In April 2003 the US published the long overdue 'Roadmap', which detailed a step by step process to bring about peace in the Middle East, the key points of which were an end to Palestinian violence and an end to Israeli settlement of occupied land and military incursions.
The Israelis began to withdraw from Gaza and Bethlehem and Mahmoud Abbas, the Palestinian Prime-minister appointed by Yasser Arafat, secured a cease to Palestinian violence.
In August, after 2 months of peace, the calm was shattered by a series of devastating Palestinian suicide bombings. Israel retaliated with military raids and targeted killings.
Abbas resigned and was replaced by Ahmed Qurei. The wall continued to be built. The Israeli cabinet voted to remove Arafat and Sharon told the Palestinians he intended to pursue a policy of unilateral separation unless there was an end to the violence.
The suicide bombings and retaliations continued into 2004 and in April, Sharon revealed a disengagement plan that would see a complete withdrawal of Israelis (civilian and military) from the Gaza Strip.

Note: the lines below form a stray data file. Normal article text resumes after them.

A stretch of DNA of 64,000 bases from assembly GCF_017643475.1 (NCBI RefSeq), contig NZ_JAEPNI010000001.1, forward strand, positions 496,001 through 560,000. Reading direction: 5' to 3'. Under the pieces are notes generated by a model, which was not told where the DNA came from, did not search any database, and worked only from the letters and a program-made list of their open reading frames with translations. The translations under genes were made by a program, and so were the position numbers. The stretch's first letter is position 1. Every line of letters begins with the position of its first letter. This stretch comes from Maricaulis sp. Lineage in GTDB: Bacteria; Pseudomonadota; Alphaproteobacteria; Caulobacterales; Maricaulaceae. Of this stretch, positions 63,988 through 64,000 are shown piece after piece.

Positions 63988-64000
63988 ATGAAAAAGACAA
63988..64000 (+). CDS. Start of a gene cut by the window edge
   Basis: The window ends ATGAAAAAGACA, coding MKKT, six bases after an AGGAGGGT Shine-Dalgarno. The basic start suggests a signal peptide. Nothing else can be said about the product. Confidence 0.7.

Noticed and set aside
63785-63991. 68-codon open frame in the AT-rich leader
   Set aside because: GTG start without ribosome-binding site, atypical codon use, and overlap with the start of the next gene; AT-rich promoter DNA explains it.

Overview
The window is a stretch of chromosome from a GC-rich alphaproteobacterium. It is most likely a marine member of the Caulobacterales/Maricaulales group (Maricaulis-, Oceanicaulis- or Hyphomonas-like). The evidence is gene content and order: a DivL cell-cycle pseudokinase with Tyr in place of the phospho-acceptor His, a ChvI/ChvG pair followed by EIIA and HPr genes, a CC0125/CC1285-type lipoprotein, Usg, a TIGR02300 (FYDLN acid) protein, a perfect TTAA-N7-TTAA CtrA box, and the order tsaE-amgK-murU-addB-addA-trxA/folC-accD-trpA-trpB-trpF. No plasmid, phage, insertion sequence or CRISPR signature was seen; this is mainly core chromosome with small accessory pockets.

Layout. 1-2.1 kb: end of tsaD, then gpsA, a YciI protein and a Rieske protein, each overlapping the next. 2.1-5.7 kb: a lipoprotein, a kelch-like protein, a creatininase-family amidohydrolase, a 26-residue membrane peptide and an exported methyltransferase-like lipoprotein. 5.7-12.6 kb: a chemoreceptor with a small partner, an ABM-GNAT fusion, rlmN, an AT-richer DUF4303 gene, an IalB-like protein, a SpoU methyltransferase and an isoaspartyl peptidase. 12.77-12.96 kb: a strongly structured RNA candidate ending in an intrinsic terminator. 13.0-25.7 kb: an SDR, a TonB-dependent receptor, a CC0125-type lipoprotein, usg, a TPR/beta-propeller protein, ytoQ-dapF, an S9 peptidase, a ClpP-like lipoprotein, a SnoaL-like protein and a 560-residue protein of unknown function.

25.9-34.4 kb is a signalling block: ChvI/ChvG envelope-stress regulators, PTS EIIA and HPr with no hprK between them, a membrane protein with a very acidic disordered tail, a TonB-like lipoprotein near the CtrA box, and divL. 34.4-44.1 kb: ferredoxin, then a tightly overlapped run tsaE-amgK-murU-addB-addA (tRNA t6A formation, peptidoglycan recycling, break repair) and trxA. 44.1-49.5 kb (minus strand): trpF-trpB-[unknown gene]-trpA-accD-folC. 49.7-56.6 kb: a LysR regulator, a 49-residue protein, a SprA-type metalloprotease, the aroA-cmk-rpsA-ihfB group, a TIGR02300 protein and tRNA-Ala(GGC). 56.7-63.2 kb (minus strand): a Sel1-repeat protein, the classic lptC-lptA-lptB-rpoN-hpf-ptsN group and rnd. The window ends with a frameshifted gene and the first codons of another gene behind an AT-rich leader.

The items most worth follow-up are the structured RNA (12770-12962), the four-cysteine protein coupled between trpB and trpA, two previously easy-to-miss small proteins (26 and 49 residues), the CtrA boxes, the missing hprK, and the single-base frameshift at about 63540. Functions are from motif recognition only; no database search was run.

The International Criminal Court in The Hague declared the wall illegal but Israel continued with it's construction.
In November Yasser Arafat died of a blood disorder and was replaced as chairman of the PLO by Mahmoud Abbas. Abbas was elected president of the Palestinian Authority in January 2005.
The attacks by Palestinian militants continued and threatened to destabilise any prospect of peace. Abbas managed to bring the militants under some form of control by deploying Palestinian police in Gaza.
Abbas and Sharon announced a mutual ceasefire and the violence abated.
In August and September the Israelis withdrew from Gaza and Palestinians reoccupied the land.
Some form of stability returns to the Middle East during the first half of 2006, there was some violence but not on the scale of recent years.
On 12th July 2006 Hezbollah fighters from Lebanon launched a rocket attack on Northern Israel and in a cross-border raid seized two Israeli soldiers. This led to the bombardment of Hezbollah strongholds in Lebanon by the Israeli military who feared there would be many more such attacks. Israel claimed they have every right to take action in order to defend Israel.
It was the rocket attack and capture of Israeli soldiers which was the trigger for the current violence in the Middle East.